• Provide information to, cause information to be provided to, or assist in certain types of investigations
  • Cooperate with a safety or security investigation by the Federal Railroad Administration (FRA), National Transportation Safety Board (NTSB), or Homeland Security
  • Refuse to violate or assist in a violation of any federal law, rule, or regulation relating to railroad safety or security
  • File a complaint, cause a proceeding to be brought, cooperate with an investigation, or testify in a proceeding under federal laws or regulations relating to railroad safety and security
  • File a FRSA complaint with the Whistleblower Office of the Occupational Safety and Health Administration (OSHA)
  • Report a hazardous safety or security condition
  • Report their own or another worker’s work-related injury or illness
  • Accurately report hours of duty
  • Refuse to work when presented with an imminent hazardous safety or security condition
  • Refuse to authorize the use of any safety- or security-related equipment, track, or structure if they present an imminent hazardous safety or security risk
  • Request medical treatment or follow orders of a treating physician

OSHA states that retaliation is considered to be an adverse action taken against a railroad worker because of an activity protected by FRSA. Examples of retaliation include, but are not limited to, firing, layoffs, discipline, demotion, denial of overtime or promotion, denial of benefits, blacklisting, failure to hire or rehire, reduction of pay or hours, intimidation, threats, reassignment, or denial, delay, or interference with medical treatment for an employee injured on the job.

FRSA also assigns regulatory responsibility to the Federal Railroad Administration (FRA), which investigates and prosecutes violations of any rail safety law.

Frequently Asked Questions

FELA claims and state-run workers’ compensation claims both involve compensating individuals for injuries suffered on the job, but they each require different types of proof. With workers’ compensation, a person only needs to show that were injured on the job. In such cases, a victim does not need to prove fault. A FELA claim, however, will require a victim to prove that their employer was somehow negligent and that negligence caused the victim’s injuries. In general, FELA claims also result in larger awards than workers’ compensation.

FELA is generally designed to compensate injured railroad employees. Those who serviced railroads on a contract basis may also be eligible to file a FELA claim. If a railroad worker is killed on the job, then their family can file a FELA claim.

In most cases, victims can be entitled to medical bills, lost earnings, and pain and suffering. When a claim is based on a railroad worker’s death, family members may be able to recover damages for loss of support. Keep in mind that the concept of comparative negligence applies in FELA cases, which means that a victim’s negligence can reduce their award. For example, a person awarded $100,000 in a FELA claim who is found to have been 10 percent at fault would have their award reduced by $10,000 and would ultimately receive $90,000.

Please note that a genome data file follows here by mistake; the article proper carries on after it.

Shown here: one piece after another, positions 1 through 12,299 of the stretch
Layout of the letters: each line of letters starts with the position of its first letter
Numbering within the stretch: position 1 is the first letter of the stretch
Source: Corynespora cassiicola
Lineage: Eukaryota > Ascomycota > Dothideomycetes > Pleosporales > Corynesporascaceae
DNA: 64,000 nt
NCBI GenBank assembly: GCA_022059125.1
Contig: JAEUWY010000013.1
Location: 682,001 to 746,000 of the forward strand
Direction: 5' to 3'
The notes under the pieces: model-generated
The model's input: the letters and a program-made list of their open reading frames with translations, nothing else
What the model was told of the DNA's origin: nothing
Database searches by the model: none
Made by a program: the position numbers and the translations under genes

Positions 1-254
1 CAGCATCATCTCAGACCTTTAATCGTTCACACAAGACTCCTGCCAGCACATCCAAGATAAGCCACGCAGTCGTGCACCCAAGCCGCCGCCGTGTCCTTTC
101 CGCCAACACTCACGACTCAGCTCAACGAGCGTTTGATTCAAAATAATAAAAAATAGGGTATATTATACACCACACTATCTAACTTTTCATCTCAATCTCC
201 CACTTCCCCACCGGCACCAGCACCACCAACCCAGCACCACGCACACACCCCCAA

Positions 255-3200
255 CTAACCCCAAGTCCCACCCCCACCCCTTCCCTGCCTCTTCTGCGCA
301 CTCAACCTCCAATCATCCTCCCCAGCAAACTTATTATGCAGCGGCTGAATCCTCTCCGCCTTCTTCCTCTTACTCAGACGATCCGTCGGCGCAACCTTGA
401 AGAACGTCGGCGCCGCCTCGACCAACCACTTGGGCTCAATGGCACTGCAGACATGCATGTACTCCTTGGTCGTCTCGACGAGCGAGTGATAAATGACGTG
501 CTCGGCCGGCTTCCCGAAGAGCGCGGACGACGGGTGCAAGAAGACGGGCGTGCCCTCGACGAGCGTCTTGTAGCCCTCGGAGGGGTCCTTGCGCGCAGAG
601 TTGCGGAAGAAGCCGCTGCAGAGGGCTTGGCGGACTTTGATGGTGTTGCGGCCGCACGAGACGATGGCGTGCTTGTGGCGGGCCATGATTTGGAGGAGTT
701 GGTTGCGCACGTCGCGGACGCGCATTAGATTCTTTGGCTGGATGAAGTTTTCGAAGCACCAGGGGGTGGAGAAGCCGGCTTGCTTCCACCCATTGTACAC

In general, FELA covers four types of injuries:

  • Trauma injuries (including fractures, sprains, traumatic brain injuries (TBIs), and spinal cord injuries),
  • Repetitive stress injuries (including carpal tunnel syndrome)
  • Complications from exposure to toxic solvents (including asbestosis or toxic encephalopathy)
  • Aggravations of pre-existing conditions.

FELA requires an injured railroad worker to prove that the railroad was legally negligent, “at least in part,” in causing the injury. This burden of proof, requiring only proof that a railroad had any kind of causal role in a victim’s injuries, is lighter than what is required in most negligence claims.

Railroad Accident Statistics

According to the Federal Railroad Administration (FRA) Office of Safety Analysis, 22 train accidents occurred in Alabama in 2017. There were 10 in 2016 and 26 in 2015.

These accidents resulted in 38 nonfatal injuries in 2017, 40 in 2016, and 39 in 2015. The accidents caused eight fatalities in 2017, five in 2016, and eight in 2015.

The FRA Office of Safety Analysis also reported that 25 highway-rail crossing incidents occurred at public crossings in Alabama in 2017. There were 26 in 2016 and 23 in 2015.

Two highway-rail crossing incidents occurred at private crossings in Alabama in 2017. There were four in 2016, and three in 2015.

Highway-rail crossing incidents in Alabama caused nine nonfatal injuries in 2017, 18 in 2016, and 10 in 2015. The incidents caused three fatalities in 2017, four in 2016, and two in 2015.

Contact a Birmingham Railroad Accident Attorney Today

Farris, Riley & Pitt, LLP has been helping railroad accident victims with FELA claims for more than 20 years. We know how to approach these types of cases and collect the evidence necessary in order to achieve the most favorable possible resolution to your case.

If you were seriously injured or your loved one was killed in a railroad accident in Alabama, do not delay in contacting Farris, Riley & Pitt, LLP. Call (205) 324-1212 or contact us online to receive a free consultation that will allow our lawyers to review your case and help you understand all of your legal options.

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You don’t have to suffer after an accident. Contact us today for a FREE consultation. There’s absolutely no fee unless we win.